Friday, March 19, 2004

The Road to Petra

I've decided that every Friday, I will post something related to my admittedly limited travels in other countries. (Until I run out, of course.) Often these will be drawn from e-mails sent at the time, which means they won't have been proofread (run-on sentences abound), and were targeted to an audience conisting mainly of relatives and friends who don't study the Middle East at all. (Part of the reason so much Biblical stuff is mentioned is because that would have been a main interest for the relatives.) With that in mind, here is my description of the Kingshighway as it runs from Amman to southern Jordan, and of Petra and its adjacent city of Wadi Musa...

"Over the years, however, I have decided that the 'stereotype' of 'desert' also conveys something important, what I call the 'literary definition' of the word. And it is this definition that you find as you travel south on the Kingshighway, considered a candidate for the world's oldest continuously used road, a road so old that the brochures on it claim it was mentioned in the Bible as travelled by Abraham. Following this road, which runs next to the Hejaz railway between Istanbul and Mecca attacked by Lawrence of Arabia and the Hashemites during World War I (see last e-mail). Past the hills which characterize Amman and Irbid, the land becomes increasingly level, dotted with small shrubs which become increasingly infrequent so that gusts of wind blow large clouds of sand and dust across the land, obscuring the view of the scattered farms along the way and hills and mountains in the distance.

"All throughout this country are small, scattered villages, occasionally noted by blue signs that serve the same function on Jordanian highways as green in the United States. Between them one sees small stone walls and what I suppose you would have to call abandoned house parts, a few walls crumbling, always without a roof, the nature of which I don't know. Also seen as one moves further south are encampments of the Bedouin, large gray tents near a herd of animals and pick-up trucks which can at times barely be seen against the brown-gray landscape covered in a haze of desert heat.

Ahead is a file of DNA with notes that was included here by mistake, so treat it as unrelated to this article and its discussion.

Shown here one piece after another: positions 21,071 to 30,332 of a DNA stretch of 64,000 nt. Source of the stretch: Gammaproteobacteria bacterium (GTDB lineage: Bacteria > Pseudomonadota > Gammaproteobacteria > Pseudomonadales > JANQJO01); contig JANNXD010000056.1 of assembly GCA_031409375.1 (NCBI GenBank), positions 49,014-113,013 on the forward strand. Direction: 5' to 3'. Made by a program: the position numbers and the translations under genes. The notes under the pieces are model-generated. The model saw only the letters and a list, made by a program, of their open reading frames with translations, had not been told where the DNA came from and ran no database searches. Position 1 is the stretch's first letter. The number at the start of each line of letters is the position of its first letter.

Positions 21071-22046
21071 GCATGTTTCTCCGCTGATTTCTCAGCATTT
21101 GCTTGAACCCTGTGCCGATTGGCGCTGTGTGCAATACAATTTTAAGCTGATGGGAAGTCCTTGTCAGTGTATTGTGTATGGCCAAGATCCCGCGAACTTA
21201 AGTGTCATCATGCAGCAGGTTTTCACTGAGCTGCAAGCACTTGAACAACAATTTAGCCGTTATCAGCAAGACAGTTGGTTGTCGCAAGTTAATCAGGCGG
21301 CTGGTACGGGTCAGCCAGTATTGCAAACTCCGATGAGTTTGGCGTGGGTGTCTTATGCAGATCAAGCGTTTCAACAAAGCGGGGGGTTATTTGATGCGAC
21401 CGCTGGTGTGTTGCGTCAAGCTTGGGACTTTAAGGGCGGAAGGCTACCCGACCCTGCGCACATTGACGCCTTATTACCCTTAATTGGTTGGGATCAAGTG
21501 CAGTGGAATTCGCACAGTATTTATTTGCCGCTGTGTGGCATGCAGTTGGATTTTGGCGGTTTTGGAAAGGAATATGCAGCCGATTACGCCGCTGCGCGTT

"In the middle of all this are occasional springs near the settlements, each varying according to the amount of water it contains. The largest and richest of these is the Wadi Musa, at which is found a sizable town of the same name. According to one of those stories common to Judaism, Christianity, and Islam, when the Hebrews were wandering in the wilderness, Moses struck a rock here, and it produced the stream that, in English, means "River/Spring of Moses," flowing from its source in a large gray stone enclosed with a white mosque-like structure down into a valley until it joins another stream far out of sight in the distance. The water of this spring produces soil that is apparently quite rich; outside the mosque across the street is grass, the richest grass that we saw in Jordan. Cool and clean, the structure which contains the source has a hollowed-out floor so that passersby can come and fill their water bottles or other containers with as much as they like, and one sees this happening irrespective of nationality or religion.

"As interesting as all this might be, however, the town of Wadi Musa owes its prosperity not only to the supply of water, but its proximity to Petra, Royal City of the Nabateans, the Rose Red City of the desert carved out of the living rock of in gargantuan proportions which must be seen to be believed. As Jordan's leading tourist attraction, Petra has around it a number of hotels in one of which we stayed, as this week and last week were trips sponsored by the program, which paid all the costs.